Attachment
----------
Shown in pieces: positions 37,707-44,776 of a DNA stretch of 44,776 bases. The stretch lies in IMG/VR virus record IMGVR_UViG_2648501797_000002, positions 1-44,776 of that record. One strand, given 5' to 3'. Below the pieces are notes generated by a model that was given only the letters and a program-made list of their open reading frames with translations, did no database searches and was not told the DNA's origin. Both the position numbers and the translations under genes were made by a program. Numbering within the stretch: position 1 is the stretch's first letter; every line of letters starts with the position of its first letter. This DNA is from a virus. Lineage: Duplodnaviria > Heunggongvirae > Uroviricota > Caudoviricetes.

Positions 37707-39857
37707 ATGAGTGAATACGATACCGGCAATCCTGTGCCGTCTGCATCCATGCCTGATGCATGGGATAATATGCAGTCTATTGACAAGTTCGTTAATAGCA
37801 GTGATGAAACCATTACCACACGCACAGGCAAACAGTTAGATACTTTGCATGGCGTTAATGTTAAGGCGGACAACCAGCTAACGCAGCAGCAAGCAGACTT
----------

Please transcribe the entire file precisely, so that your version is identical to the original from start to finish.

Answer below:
Shown in pieces: positions 37,707-44,776 of a DNA stretch of 44,776 bases. The stretch lies in IMG/VR virus record IMGVR_UViG_2648501797_000002, positions 1-44,776 of that record. One strand, given 5' to 3'. Below the pieces are notes generated by a model that was given only the letters and a program-made list of their open reading frames with translations, did no database searches and was not told the DNA's origin. Both the position numbers and the translations under genes were made by a program. Numbering within the stretch: position 1 is the stretch's first letter; every line of letters starts with the position of its first letter. This DNA is from a virus. Lineage: Duplodnaviria > Heunggongvirae > Uroviricota > Caudoviricetes.

Positions 37707-39857
37707 ATGAGTGAATACGATACCGGCAATCCTGTGCCGTCTGCATCCATGCCTGATGCATGGGATAATATGCAGTCTATTGACAAGTTCGTTAATAGCA
37801 GTGATGAAACCATTACCACACGCACAGGCAAACAGTTAGATACTTTGCATGGCGTTAATGTTAAGGCGGACAACCAGCTAACGCAGCAGCAAGCAGACTT